Last year no less than 205 new biogas plants were brought onto the grid, preventing up to 20 million tonnes of carbon dioxide (CO2) emissions, according to figures published by the German Biogas Association.
In the context of figures published this week by the German Federal Ministry for the Environment, according to which the federal government will not reach the climate objectives set for 2020, the President of the Biogas Association pointed to the climate-related performance of biogas plants.
He said, “Every year, our biogas plants prevent 20 million tonnes of CO2 emissions. Due to the increase in the additional construction of small manure plants, this trend will continue to grow. If, as Chancellor Angela Markel ensures us, we should be doing everything we can to reach the climate objectives, measures for the future must be agreed upon now, after the parliamentary elections, which specify a clear path to preventing CO2 emissions by using biogas.”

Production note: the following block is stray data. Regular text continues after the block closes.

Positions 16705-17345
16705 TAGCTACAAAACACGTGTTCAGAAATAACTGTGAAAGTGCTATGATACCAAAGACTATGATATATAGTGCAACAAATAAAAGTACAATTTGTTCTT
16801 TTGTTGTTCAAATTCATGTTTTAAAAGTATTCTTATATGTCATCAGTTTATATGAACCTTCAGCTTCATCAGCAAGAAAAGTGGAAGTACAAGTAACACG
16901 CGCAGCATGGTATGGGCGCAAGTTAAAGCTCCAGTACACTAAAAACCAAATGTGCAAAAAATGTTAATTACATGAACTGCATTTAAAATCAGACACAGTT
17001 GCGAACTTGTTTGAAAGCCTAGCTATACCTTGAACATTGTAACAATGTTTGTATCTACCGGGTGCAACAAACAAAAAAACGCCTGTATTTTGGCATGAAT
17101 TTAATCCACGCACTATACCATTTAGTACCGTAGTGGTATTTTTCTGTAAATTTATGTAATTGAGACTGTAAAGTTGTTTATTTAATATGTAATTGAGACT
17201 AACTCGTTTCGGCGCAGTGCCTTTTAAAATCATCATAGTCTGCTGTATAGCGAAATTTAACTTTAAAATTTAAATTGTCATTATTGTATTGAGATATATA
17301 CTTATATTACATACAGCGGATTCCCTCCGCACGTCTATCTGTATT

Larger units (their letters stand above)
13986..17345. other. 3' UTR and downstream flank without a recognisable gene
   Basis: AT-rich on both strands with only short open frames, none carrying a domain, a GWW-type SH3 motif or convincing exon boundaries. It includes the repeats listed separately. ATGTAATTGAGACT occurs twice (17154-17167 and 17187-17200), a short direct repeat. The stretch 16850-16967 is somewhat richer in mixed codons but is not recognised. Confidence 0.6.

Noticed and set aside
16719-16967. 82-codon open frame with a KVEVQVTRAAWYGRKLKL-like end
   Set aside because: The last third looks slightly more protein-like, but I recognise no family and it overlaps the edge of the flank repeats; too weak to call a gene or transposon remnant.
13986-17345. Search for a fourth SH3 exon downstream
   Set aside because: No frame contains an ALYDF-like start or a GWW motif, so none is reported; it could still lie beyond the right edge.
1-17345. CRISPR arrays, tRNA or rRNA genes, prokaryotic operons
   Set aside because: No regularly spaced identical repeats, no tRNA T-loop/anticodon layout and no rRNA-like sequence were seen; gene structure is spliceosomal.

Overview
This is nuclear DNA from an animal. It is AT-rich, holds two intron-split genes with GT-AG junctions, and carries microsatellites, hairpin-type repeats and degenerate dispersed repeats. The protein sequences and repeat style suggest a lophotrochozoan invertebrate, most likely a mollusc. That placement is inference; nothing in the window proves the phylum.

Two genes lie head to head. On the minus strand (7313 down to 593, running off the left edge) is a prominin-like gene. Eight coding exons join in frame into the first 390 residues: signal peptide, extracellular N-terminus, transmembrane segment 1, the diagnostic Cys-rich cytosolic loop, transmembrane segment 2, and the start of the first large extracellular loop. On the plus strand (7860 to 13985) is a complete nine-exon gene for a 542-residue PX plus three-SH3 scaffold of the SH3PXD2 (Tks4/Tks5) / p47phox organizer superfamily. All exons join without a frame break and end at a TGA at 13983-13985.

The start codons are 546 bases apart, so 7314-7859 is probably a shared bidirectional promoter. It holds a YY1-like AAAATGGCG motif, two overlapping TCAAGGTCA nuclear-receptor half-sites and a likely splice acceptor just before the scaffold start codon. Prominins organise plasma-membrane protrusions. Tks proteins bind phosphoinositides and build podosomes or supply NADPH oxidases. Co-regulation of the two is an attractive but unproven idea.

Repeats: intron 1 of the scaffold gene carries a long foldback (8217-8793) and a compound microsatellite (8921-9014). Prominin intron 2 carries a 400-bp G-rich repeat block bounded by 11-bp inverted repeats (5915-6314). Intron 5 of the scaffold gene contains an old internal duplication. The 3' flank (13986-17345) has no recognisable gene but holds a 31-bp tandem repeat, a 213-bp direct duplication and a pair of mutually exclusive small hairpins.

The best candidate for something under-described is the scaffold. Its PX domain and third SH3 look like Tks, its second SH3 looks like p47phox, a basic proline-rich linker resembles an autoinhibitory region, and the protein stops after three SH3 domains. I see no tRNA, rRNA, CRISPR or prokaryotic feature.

Biogas typically refers to a mixture of different gases produced by the breakdown of organic matter in the absence of oxygen (O2). Biogas can be produced from raw materials such as agricultural waste, manure, municipal waste, plant material, sewage, green waste or food waste.
For this year 2017, the Biogas Assoiation is predicting a slight decrease in plant construction in Germany. Approximately 143 plants are expected, 130 of which are small manure plants. After subtracting the plants that were shut down, the association expects a net expansion of 137 new plants. In the existing plants, flexibility is increasing again, resulting in a predicted expansion in capacity of about 249 MW. Together with the new plants, this yields new installed capacity of 260 MW.
Article by Joanna Sampson
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